Tag Archives: Shark Futures

A link found between DNA and abundance for sharks in Queensland

At the MFL, we are keen to develop genetic methods for assessing abundance of fisheries populations. One method being explored is genetic effective population size. We are focusing on shark and ray populations, because they are generally less abundant than species like finfish and shellfish and the math is easier. A new study that was published today […]

Final workshop for Shark Futures project – Sydney Institute of Marine Science

Dean and Jenny presented their work to the final workshop for the FRDC-funded project “Shark Futures: sustainable management of the NSW whaler shark fishery“. Their role within the project was to genetically resolve the effective population size of the dusky and sandbar sharks targeted in the Ocean Trap and Line Fishery. Vic Peddemors, Paul Butcher and […]

Shark DNA and environmental change

In 2015 the Molecular Fisheries Laboratory will use DNA from historical remains to study how shark species respond to changes in the environment. The changes include gradual changes (associated with long-term changes in sea-levels, current patterns and thermal regimes) and abrupt changes (associated with anthropomorphic events such as exploitation, habitat alteration). Tiger sharks (Galeocerdo cuvier) are important to fishers and well […]

Shark Futures team meeting at Sydney Institute of Marine Science

On Tuesday, 7th October 2014, the team met to discuss new scientific information coming out of the project. The workshop was held at the Sydney Institute for Marine Science. Here Dean Blower, PhD student at the University of Queensland, explains how the removal of sharks of breeding age is likely to effect estimates of effective […]

Shark Futures science meeting in Sydney

Dean Blower and Jenny Ovenden are at the Sydney Institute of Marine Science today. Along with collaborators Vic Peddemors and Paul Butcher from NSW Fisheries and others, Dean and Jenny have been gathering new scientific data to assist the sustainable management of the whaler shark fishery on the eastern Australian coastline. Click here to see more […]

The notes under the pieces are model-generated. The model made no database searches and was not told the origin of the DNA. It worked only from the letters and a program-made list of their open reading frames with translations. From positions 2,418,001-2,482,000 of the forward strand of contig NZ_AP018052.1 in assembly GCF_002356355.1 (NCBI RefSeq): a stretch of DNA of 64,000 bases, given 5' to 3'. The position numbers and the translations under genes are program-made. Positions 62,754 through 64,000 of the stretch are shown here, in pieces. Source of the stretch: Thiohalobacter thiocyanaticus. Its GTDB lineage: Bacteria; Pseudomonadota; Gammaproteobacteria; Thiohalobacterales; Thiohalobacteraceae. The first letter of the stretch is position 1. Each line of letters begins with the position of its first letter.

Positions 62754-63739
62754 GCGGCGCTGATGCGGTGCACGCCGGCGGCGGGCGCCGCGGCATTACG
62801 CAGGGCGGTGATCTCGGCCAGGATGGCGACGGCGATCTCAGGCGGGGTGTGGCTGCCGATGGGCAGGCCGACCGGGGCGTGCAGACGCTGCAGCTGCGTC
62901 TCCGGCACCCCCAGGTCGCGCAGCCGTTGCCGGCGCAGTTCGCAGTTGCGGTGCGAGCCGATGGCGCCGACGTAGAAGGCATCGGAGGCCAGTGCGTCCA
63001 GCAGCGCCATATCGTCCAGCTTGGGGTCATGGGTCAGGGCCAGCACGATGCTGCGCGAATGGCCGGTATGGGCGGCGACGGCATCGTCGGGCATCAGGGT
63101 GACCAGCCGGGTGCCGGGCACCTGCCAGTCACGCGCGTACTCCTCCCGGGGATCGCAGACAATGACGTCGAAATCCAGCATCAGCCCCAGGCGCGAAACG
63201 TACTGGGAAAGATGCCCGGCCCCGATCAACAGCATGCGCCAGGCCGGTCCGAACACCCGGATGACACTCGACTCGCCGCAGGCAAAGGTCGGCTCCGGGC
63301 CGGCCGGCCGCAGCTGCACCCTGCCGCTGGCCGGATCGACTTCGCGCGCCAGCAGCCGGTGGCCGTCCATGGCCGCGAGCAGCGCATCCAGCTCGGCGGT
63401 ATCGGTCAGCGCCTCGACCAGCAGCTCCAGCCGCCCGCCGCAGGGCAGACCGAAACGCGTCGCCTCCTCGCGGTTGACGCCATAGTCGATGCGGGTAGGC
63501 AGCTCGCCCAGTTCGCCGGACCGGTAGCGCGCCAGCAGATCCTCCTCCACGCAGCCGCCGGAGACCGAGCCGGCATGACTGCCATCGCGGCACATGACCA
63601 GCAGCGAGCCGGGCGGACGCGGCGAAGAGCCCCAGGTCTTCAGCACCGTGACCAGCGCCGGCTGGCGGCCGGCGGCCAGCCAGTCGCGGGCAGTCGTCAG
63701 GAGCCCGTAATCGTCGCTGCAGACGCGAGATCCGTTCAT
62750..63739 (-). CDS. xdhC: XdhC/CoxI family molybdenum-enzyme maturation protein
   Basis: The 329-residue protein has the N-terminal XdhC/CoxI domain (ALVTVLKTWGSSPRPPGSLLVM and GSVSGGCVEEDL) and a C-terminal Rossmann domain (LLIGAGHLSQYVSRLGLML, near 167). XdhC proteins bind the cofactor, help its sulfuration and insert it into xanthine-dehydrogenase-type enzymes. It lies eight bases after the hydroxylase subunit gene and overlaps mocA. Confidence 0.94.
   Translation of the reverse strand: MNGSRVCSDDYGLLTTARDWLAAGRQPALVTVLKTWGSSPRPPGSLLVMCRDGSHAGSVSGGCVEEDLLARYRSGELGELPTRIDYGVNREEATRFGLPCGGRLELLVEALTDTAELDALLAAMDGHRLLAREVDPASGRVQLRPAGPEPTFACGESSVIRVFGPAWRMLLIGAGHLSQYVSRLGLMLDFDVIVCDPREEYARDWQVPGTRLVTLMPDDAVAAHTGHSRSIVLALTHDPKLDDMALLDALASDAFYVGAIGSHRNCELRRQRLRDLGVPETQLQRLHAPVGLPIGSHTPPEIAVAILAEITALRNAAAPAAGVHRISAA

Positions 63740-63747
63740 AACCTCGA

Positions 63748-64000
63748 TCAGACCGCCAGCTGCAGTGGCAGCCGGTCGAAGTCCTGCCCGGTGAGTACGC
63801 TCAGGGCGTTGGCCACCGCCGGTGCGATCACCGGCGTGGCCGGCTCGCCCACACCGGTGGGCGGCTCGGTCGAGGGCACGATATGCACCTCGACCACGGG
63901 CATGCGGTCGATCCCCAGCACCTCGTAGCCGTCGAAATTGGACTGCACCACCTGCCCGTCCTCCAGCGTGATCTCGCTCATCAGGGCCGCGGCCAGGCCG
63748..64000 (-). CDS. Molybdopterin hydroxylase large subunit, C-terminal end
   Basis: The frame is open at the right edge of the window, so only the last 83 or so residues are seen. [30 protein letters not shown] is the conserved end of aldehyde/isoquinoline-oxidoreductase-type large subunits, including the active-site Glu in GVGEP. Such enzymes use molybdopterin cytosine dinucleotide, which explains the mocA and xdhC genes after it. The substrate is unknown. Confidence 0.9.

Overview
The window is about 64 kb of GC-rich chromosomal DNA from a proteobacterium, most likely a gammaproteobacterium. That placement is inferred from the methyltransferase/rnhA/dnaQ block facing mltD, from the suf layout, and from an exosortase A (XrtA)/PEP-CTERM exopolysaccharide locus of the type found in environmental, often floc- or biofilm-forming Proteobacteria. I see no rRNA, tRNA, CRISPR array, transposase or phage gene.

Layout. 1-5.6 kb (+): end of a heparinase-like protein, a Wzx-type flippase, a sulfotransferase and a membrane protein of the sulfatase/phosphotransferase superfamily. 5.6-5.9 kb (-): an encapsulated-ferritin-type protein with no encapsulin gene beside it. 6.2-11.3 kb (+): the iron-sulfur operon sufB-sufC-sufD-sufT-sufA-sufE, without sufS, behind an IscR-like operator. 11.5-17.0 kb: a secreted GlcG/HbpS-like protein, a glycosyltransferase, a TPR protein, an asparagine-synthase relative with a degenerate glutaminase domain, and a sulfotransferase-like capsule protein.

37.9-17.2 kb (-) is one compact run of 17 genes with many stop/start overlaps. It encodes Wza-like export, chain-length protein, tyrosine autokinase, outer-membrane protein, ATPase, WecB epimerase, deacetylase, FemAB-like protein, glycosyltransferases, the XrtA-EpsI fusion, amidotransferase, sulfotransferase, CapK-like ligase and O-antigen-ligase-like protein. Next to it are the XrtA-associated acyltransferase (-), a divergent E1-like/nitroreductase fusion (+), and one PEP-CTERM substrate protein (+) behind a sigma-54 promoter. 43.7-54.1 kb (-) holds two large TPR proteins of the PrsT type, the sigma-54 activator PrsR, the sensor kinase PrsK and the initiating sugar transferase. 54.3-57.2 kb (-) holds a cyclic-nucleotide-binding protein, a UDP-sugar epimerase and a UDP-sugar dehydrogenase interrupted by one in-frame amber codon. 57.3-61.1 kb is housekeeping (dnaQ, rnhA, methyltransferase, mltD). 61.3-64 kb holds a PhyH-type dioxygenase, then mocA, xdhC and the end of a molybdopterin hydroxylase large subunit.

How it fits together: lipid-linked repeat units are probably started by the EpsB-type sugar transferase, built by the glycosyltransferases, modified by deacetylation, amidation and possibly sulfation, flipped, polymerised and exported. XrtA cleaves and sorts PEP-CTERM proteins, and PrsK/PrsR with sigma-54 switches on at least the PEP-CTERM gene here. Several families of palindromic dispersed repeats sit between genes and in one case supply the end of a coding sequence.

Life history and genetic structure of three commercially targeted sharks in temperate eastern Australian waters

Pascal Geraghty has completed his PhD thesis at Macquarie University, Sydney. Pascal studied three shark species (dusky shark – Carcharhinus obscurus, , spinner shark – C. brevipinna, and sandbar shark – C. plumbeus). The thesis addresses important questions about the resilience of populations to fishing-induced mortality and the sustainability of the local fishery in inshore waters adjacent […]

MFL members among 301 scientists who reject Western Australian Government’s lethal approach to shark mitigation

MFL members feel strongly that there is no scientific evidence in favour of the Western Australian Government’s proposed use of drum lines (baited hooks suspended from large floats called drums) to reduce the shark hazard to ocean users. Jennifer Ovenden and other MFL members have added their names to the joint submission prepared by Jessica Meeuwig and colleagues. Read the submission […]

New information on Australian Dusky and Sandbar sharks

PhD student Pascal Geraghty led a team of scientists to uncover genetic aspects of shark populations on the eastern coast of Australia. The findings will be used in the management and conservation of these commercially harvested species. Here is the reference for the published paper :- Geraghty PT, Williamson JE, Macbeth WG, et al. (2014) […]

How to …….. use genetics in fisheries science

This pamphlet is a jargon-free zone for everyone interested the sustainable exploitation and conservation of marine and freshwater fishes. A download link to the pdf document can be found here.